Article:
(Business in Cameroon) - On March 24, 2021, the U.S. Trade and Development Agency (USTDA) announced that it would provide $932,945 (XAF518.3 million) to fund the feasibility study of a project to connect more than 100,000 households to solar mini-grids in rural Cameroon.
According to the U.S. agency, the project is based on an innovative battery storage solution. Renewable Energy Innovators Cameroon (REIc), the Cameroonian organization supported by USTDA, is working on the project in partnership with SimpliPhi Power, a California-based provider of energy storage systems.
In the framework of the project, which is the first to be funded by the USTDA in Cameroon, SimpliPhi Power will carry out the feasibility study in collaboration with the National Renewable Energy Laboratory (NREL), part of the U.S. Department of Energy, and Virginia-based Morua Power. The study will also include the design and monitoring of a mini-grid pilot project.
"We are proud that U.S. companies are participating in the development of new solutions to meet Cameroon's energy needs. Such a partnership creates synergy for agile, sustainable, and locally relevant results. This action is just one of the many ways the U.S. is working to support Cameroon's prosperity, security, and development," said Vernelle Trim Fitz Patrick, Charge d'Affaires at the U.S. Embassy in Cameroon.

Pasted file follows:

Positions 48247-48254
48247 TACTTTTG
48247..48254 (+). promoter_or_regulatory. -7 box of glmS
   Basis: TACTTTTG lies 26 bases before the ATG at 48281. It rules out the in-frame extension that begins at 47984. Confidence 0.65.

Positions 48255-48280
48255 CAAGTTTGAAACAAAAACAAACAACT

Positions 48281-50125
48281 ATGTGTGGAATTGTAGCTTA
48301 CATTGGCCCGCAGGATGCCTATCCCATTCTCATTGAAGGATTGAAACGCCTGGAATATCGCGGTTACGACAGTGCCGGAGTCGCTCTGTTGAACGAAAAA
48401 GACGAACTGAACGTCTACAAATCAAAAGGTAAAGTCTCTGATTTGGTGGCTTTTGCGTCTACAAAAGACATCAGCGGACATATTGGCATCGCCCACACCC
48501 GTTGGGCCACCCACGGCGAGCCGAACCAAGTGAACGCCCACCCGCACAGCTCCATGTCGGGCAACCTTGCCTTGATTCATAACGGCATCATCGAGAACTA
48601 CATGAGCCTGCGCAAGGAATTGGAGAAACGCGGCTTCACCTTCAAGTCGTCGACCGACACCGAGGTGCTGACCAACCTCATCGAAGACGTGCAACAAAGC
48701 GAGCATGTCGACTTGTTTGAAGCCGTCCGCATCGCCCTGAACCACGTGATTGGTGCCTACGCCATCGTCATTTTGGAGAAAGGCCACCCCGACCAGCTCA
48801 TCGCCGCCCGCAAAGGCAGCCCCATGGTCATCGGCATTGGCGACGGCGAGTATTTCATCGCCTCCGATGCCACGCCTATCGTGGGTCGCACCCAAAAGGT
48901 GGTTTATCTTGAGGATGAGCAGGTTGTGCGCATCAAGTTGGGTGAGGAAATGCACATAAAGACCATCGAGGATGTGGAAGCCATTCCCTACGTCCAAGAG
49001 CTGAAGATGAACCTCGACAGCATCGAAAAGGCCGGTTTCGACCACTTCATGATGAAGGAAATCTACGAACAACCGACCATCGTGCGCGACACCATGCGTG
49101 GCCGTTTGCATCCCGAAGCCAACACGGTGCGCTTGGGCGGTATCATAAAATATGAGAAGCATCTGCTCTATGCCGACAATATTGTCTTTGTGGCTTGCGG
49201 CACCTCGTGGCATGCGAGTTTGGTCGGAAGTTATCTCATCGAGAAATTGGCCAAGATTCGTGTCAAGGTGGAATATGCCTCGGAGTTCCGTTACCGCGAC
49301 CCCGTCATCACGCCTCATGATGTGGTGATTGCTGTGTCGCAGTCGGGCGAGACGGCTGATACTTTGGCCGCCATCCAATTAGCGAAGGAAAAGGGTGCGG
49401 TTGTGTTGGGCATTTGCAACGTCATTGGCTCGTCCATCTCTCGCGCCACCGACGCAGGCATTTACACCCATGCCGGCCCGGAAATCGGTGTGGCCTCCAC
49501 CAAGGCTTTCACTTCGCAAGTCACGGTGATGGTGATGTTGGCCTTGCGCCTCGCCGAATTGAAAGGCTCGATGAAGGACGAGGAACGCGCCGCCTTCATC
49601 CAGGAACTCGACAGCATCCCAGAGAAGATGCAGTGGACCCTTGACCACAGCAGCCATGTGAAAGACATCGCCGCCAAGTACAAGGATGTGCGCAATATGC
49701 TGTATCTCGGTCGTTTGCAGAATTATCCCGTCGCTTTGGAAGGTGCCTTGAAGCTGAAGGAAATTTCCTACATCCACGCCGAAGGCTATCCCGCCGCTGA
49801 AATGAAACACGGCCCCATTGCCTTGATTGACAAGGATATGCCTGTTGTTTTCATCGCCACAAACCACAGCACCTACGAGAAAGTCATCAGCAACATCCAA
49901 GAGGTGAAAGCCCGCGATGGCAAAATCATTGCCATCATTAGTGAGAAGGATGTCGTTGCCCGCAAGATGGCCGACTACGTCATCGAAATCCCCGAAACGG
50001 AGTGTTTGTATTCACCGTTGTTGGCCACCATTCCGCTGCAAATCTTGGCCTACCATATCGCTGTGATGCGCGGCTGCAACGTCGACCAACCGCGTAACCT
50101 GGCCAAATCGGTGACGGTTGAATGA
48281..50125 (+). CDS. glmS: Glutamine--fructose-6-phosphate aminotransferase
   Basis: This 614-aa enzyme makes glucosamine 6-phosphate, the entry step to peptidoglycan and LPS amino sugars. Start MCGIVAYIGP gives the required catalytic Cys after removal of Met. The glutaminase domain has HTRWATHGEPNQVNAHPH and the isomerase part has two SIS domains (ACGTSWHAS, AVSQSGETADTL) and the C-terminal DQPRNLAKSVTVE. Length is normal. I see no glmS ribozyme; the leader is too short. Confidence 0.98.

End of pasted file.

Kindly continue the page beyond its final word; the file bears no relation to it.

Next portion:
According to Jude Numfor, REIc's executive director, "after several years of extensive research and work on mini-grids in Cameroon, USTDA's support comes at a critical time" as it will help mature "plans to provide access to electricity to more than 760 villages in Cameroon in the coming years."
"As a U.S. manufacturer in the project's specialty area and a leader in sustainable energy storage technology, we believe that access to clean, affordable energy is fundamental to economic growth, social equity, and environmental responsibility. We look forward to supporting REIc in driving this rural electrification initiative in Cameroon," said Jesse Gerstin, SimpliPhi Power's director of sustainable business development.
According to official figures, only 27% of Cameroonian households have access to electricity. Meanwhile, over 60% of households have no access to electricity. This phenomenon is more pronounced in rural areas where 70% of households have no access to electricity.
Let’s note that the USTDA currently has a global portfolio of mini-grid projects that deploy innovative made-in-America solutions.